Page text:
Other than lower emissions, less air and noise pollution and reduced reliance on non-renewable energy sources, electric car users enjoy a quieter and smoother drive and say the engines are more reliable than petroleum-powered internal combustion equivalents.
Another benefit is electric vehicles can be charged from home if one has a suitable inlet and are economical to run in countries where electricity is cheap.
However, electric cars are expensive to run compared with similar small or medium-sized gas vehicles and there is a limited choice of brands and styles available. Prices for mass-market EVs such as the Ford Focus Electric and 2016 edition of the Nissan Leaf start at around $29,0000 in the U.S., according to the car companies' websites.
By comparison, the starting price for a new, conventionally-fueled Ford Focus is around $17,225 and a Nissan Versa Sedan sells from $11,990.
"Generous subsidies and tax breaks are playing a role in supporting demand, but overall adoption rates are constrained by factors such as relatively low real-world driving ranges (i.e. issues with battery storage and density), limited model availability and, most importantly, high costs compared to internal combustion engine vehicles. The latter has been amplified by the collapse in the crude oil price in 2015," Charlie Thomas, head of strategy at Jupiter, a U.K. boutique asset management firm, said in a report last week.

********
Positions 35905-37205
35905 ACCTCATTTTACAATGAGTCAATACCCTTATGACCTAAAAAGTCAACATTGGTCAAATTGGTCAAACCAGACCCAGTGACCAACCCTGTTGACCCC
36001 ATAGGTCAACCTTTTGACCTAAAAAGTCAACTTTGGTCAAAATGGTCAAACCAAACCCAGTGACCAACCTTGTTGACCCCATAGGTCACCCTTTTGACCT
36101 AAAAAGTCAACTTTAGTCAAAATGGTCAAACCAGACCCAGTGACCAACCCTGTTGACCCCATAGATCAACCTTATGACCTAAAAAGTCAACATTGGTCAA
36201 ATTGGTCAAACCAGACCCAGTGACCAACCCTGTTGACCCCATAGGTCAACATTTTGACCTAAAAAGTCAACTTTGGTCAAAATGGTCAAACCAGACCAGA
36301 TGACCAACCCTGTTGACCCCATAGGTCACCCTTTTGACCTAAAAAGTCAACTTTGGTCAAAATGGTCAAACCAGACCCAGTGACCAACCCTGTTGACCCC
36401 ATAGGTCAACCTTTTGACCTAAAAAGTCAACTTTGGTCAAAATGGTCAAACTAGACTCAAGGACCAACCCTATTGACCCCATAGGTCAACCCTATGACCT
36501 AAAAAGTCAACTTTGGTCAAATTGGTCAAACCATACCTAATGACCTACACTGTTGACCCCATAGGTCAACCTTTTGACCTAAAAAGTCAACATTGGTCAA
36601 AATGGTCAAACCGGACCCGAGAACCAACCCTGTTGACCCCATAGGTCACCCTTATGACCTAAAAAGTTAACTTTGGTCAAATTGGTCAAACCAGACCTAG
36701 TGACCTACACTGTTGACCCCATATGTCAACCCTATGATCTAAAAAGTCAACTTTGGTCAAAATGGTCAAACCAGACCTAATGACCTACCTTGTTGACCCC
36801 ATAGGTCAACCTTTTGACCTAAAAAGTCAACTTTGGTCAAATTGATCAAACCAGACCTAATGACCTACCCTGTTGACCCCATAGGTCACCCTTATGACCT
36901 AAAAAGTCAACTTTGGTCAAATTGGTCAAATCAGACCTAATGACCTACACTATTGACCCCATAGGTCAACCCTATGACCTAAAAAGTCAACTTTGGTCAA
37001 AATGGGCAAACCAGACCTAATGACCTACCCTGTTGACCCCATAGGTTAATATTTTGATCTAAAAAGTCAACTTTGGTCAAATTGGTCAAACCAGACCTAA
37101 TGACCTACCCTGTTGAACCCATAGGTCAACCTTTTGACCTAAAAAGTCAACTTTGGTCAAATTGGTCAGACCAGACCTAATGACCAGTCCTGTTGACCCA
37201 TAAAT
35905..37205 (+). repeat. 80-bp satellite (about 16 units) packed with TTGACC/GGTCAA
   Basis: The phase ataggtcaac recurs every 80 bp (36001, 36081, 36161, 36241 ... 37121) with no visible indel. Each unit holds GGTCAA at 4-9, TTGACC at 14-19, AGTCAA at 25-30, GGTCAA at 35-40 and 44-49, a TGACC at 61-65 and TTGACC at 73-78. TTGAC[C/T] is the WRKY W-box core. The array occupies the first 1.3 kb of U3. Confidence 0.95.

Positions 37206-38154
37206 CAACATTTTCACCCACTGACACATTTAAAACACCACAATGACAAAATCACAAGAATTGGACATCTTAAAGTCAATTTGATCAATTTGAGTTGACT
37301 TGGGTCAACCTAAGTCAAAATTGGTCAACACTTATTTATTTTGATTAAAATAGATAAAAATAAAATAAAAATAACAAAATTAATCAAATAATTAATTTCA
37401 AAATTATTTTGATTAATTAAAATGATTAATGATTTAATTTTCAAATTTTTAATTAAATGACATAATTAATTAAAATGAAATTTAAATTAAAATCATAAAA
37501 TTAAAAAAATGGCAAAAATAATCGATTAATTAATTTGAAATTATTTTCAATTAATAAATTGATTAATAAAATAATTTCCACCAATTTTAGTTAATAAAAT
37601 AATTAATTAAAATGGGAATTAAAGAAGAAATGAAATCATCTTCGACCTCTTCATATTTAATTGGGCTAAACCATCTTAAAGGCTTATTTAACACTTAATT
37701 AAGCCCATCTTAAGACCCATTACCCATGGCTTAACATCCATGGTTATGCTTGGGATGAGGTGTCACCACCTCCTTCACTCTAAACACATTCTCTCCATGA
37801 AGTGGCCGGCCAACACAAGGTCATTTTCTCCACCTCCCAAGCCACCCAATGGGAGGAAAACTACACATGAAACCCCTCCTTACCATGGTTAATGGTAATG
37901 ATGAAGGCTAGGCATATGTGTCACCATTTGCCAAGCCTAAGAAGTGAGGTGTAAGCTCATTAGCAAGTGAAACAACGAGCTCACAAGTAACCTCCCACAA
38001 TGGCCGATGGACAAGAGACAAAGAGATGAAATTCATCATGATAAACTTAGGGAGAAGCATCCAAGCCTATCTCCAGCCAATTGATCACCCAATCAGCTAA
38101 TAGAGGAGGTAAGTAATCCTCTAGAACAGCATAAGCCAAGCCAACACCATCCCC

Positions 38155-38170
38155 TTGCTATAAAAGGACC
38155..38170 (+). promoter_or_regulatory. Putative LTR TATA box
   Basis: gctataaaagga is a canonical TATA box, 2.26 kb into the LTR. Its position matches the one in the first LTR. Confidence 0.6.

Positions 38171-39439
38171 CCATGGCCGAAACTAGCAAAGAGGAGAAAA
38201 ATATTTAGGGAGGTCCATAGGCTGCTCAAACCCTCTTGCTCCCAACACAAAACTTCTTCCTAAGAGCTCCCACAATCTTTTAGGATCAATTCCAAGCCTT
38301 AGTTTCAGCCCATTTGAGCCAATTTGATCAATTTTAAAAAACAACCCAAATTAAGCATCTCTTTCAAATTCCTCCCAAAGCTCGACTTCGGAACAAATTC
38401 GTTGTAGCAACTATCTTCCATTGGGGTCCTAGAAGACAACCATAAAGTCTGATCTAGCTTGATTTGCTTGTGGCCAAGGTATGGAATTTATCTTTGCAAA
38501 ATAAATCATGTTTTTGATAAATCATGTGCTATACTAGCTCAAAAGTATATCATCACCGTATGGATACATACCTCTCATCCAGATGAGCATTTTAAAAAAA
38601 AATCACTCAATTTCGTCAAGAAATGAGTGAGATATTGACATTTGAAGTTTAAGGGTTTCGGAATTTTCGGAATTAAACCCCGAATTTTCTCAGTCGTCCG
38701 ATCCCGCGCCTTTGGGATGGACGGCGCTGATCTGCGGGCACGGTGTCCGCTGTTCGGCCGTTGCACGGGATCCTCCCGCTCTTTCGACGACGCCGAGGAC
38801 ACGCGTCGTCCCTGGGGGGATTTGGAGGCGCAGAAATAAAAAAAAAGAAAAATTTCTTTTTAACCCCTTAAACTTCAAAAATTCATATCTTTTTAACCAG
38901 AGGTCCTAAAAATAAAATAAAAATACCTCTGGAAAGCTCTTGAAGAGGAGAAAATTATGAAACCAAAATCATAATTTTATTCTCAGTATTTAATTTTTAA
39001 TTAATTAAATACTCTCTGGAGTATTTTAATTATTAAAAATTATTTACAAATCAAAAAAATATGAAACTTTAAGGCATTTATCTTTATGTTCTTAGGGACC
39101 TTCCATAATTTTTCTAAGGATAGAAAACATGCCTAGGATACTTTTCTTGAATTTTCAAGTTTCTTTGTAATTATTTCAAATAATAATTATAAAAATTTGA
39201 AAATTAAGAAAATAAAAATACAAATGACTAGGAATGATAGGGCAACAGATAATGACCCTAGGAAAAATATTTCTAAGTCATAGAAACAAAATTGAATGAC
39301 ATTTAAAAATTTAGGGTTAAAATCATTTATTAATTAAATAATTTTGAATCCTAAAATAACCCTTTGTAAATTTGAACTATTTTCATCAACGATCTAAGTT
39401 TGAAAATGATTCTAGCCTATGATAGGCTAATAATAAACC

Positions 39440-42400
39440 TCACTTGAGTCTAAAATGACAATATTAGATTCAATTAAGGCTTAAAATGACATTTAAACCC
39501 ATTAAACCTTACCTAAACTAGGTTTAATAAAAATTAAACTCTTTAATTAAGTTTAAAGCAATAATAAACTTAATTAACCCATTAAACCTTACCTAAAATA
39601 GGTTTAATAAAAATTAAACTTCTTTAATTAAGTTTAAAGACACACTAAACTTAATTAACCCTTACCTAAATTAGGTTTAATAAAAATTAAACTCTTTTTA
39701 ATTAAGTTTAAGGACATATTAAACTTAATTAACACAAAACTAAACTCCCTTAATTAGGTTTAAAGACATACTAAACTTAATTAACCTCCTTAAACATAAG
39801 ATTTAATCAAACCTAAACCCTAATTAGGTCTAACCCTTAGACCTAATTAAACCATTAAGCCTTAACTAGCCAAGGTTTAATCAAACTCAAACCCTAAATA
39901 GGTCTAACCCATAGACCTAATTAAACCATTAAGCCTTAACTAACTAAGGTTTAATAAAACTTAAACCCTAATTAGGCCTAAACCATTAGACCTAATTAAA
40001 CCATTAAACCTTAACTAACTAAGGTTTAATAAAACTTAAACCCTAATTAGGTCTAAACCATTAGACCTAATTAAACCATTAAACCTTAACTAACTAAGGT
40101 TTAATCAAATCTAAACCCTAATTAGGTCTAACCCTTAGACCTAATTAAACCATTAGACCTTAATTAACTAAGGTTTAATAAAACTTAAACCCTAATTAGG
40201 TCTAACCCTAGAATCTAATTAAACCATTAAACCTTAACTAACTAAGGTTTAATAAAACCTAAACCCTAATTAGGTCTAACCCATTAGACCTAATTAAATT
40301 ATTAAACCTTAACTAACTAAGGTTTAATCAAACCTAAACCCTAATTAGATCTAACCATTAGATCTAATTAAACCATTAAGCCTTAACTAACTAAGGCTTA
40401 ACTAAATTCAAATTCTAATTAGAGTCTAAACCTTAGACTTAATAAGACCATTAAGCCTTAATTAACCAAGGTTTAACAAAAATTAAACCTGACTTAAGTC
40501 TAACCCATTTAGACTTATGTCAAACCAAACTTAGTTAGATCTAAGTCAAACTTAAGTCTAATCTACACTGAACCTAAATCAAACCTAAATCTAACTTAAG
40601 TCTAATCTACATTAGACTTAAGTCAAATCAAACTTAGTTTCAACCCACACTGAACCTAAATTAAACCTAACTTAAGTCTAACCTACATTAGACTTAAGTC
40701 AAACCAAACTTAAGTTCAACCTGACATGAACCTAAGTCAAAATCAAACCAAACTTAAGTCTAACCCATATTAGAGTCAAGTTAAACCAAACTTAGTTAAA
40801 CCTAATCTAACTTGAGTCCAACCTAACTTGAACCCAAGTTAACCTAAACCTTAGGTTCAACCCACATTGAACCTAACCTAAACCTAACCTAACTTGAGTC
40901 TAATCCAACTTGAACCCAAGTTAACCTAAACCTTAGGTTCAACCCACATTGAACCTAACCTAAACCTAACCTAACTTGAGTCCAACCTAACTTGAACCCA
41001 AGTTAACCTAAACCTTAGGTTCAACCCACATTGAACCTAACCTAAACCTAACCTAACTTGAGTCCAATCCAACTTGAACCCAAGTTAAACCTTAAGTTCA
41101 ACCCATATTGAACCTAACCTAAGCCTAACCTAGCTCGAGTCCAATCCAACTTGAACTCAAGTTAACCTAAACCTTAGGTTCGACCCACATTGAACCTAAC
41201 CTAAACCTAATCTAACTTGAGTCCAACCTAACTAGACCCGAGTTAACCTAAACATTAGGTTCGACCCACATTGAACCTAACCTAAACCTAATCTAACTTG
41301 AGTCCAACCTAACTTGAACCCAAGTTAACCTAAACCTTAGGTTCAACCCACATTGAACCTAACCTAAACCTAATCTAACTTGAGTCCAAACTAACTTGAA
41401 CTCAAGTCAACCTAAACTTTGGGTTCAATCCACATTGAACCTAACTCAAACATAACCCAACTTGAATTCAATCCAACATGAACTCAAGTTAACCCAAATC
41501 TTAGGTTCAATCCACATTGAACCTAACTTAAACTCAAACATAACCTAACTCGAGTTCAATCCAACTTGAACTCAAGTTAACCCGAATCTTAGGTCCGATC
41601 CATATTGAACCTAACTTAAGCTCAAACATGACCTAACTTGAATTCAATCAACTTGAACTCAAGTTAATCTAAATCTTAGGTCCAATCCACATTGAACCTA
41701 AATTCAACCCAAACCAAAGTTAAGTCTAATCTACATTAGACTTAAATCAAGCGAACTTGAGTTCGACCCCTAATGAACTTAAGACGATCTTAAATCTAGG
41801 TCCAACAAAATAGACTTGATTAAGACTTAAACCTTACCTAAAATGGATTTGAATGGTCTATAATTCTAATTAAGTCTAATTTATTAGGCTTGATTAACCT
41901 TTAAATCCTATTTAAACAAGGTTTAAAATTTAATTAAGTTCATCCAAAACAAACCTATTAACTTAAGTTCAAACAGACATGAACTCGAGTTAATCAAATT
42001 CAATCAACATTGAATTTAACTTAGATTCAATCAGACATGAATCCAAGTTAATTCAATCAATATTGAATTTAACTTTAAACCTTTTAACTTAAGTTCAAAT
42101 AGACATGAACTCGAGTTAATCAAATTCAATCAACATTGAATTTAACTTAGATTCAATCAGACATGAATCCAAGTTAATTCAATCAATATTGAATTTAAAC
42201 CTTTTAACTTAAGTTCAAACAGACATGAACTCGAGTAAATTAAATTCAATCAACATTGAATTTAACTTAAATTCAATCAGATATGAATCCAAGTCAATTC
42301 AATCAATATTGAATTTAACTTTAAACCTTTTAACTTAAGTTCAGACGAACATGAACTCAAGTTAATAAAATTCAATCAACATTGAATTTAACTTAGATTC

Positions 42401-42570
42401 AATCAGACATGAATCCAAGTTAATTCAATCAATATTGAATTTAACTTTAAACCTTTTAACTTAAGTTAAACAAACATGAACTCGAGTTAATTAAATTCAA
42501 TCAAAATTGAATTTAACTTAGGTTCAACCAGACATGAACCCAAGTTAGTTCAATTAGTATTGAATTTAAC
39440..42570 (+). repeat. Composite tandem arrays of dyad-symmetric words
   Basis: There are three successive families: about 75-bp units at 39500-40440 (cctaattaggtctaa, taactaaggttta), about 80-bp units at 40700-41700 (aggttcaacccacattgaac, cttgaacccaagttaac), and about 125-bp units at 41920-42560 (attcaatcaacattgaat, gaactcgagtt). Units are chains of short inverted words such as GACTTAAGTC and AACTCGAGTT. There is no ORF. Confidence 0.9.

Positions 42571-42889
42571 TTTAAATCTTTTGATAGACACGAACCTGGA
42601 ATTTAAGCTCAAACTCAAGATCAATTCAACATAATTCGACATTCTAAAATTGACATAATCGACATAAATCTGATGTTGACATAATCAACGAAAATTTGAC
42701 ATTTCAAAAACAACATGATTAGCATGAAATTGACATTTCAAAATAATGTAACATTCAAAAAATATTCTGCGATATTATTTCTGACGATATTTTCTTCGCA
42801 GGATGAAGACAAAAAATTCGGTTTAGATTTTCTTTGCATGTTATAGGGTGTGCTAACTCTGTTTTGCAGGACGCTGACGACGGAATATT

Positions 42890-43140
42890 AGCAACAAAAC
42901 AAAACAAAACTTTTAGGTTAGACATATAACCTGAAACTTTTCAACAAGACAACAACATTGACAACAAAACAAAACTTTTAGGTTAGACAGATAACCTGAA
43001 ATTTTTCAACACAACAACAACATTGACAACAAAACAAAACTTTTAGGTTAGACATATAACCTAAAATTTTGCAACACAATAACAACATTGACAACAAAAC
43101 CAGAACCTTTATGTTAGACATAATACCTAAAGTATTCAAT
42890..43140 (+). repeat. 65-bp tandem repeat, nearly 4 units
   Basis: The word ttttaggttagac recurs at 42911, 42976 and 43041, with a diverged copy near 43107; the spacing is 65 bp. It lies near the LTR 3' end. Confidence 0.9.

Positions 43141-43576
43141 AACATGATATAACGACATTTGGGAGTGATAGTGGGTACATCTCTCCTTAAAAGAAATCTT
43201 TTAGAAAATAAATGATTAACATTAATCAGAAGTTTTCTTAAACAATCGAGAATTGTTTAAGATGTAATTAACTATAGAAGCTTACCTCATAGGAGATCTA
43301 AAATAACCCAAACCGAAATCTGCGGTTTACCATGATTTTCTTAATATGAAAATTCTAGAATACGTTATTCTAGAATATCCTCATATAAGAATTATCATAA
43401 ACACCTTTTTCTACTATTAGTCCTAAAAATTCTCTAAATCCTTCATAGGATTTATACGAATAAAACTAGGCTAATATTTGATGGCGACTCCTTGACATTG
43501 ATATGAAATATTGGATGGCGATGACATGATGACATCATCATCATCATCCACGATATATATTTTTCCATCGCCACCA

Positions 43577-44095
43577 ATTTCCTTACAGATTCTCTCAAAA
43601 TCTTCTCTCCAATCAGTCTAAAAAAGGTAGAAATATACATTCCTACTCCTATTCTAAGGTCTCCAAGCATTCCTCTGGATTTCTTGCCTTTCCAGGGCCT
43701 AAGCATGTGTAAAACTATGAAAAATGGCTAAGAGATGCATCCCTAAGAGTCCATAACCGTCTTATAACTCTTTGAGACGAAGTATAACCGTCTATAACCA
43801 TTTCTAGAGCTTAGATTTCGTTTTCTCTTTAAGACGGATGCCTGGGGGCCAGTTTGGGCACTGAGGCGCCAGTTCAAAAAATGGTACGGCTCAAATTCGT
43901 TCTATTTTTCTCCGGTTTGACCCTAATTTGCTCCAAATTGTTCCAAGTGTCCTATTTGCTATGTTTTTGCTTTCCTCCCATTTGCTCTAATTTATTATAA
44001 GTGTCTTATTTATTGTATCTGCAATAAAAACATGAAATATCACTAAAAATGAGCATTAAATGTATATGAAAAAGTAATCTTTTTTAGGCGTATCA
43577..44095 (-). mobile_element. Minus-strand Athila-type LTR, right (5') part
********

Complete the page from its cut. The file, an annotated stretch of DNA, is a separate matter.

Europe's most popular electric cars by year-to-date sales:
- Nissan Leaf: 6,168
- Renault Zoe: 5,578
- Tesla Model S: 3,378
- Volkswagen e-Gold: 2,228
- BMW i3: 1,567
Source: European Alternative Fuels Observatory